Verse > Anthologies > Arthur Quiller-Couch, ed. > The Oxford Book of English Verse
Arthur Quiller-Couch, ed. 1919. The Oxford Book of English Verse: 1250–1900.
Thomas Moore. 1779–1852
583. The Irish Peasant to His Mistress
THROUGH grief and through danger thy smile hath cheer'd my way, 
Till hope seem'd to bud from each thorn that round me lay; 
The darker our fortune, the brighter our pure love burn'd, 
Till shame into glory, till fear into zeal was turn'd: 
Yes, slave as I was, in thy arms my spirit felt free,         5
And bless'd even the sorrows that made me more dear to thee. 
Thy rival was honour'd, while thou wert wrong'd and scorn'd; 
Thy crown was of briers, while gold her brows adorn'd; 
She woo'd me to temples, whilst thou lay'st hid in caves;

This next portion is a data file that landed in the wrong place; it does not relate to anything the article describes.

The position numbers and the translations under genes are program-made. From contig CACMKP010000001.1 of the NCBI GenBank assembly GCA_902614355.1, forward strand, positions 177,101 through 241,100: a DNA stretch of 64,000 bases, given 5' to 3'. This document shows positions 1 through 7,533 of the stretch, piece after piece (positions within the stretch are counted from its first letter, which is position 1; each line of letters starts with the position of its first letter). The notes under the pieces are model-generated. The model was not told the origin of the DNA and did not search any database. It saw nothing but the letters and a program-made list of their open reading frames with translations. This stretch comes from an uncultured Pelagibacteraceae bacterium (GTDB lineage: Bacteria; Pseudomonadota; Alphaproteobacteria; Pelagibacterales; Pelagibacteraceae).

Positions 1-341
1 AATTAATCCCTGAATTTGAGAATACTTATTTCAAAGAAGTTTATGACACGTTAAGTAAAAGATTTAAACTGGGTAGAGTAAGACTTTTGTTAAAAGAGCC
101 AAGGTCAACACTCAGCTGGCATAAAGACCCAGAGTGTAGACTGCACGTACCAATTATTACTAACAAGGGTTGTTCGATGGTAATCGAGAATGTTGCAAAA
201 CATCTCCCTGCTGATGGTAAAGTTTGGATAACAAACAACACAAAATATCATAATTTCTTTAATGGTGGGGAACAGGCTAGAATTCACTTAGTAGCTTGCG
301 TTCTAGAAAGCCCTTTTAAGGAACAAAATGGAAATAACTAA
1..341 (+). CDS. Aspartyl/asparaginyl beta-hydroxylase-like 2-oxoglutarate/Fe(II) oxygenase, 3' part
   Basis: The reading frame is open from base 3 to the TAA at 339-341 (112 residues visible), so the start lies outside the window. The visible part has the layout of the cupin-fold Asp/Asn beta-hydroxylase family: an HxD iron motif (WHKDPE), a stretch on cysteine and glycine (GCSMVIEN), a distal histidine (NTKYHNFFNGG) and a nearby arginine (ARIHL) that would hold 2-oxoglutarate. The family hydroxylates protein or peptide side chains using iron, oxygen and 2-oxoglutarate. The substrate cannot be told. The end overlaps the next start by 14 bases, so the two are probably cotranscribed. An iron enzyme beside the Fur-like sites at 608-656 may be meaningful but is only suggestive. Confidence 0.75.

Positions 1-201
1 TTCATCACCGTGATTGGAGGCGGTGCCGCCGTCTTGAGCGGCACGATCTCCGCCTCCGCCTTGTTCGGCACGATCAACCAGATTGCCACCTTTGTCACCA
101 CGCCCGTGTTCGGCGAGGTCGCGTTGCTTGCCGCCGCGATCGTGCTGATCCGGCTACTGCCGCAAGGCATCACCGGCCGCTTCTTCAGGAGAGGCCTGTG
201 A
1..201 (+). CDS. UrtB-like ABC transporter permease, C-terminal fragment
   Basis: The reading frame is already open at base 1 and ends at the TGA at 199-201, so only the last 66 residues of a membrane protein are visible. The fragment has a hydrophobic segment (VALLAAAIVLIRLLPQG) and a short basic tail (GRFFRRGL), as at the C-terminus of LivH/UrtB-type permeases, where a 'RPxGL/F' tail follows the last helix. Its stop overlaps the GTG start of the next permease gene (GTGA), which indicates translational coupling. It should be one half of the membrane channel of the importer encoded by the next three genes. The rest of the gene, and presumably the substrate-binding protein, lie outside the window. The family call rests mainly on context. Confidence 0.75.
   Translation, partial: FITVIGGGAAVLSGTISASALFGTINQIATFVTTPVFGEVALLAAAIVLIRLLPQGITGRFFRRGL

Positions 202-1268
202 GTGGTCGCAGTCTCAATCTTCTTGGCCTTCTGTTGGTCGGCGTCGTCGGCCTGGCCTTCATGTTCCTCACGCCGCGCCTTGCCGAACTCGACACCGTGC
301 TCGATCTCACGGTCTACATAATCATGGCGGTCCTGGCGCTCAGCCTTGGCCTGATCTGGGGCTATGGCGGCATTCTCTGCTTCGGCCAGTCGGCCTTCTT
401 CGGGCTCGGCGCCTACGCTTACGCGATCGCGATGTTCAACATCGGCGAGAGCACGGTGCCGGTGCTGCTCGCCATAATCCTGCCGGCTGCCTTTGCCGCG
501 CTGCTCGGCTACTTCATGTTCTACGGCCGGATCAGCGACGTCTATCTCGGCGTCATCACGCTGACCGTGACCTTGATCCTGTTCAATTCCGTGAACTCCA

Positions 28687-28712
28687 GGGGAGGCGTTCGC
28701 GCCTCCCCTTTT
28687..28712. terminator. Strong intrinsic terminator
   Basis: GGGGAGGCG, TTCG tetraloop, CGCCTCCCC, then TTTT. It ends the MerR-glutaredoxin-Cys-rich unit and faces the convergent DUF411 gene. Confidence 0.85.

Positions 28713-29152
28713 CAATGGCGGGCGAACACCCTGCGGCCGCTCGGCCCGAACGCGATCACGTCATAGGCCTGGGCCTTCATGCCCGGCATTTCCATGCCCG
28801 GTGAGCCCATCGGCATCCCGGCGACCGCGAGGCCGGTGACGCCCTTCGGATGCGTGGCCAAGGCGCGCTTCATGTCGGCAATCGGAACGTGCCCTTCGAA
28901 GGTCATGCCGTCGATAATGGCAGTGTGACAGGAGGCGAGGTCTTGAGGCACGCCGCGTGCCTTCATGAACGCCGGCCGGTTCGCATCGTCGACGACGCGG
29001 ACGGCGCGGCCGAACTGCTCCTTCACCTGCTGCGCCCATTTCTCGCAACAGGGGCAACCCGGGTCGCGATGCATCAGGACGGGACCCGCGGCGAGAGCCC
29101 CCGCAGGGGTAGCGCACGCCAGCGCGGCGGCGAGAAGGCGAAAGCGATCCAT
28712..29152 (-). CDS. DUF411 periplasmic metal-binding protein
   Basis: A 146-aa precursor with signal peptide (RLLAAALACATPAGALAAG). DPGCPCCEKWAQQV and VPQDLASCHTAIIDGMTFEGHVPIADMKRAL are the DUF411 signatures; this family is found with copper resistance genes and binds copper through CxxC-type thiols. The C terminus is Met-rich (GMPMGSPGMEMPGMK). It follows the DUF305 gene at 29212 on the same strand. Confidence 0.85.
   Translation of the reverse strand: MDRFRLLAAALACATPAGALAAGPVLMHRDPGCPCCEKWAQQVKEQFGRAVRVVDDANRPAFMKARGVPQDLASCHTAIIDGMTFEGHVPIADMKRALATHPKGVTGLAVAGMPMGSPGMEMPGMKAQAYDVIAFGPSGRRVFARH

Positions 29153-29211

Her friends were all masters, while thine, alas! were slaves;  10
Yet cold in the earth, at thy feet, I would rather be 
Than wed what I loved not, or turn one thought from thee. 
They slander thee sorely, who say thy vows are frail— 
Hadst thou been a false one, thy cheek had look'd less pale! 
They say, too, so long thou hast worn those lingering chains,  15
That deep in thy heart they have printed their servile stains: 
O, foul is the slander!—no chain could that soul subdue— 
Where shineth thy spirit, there Liberty shineth too! 
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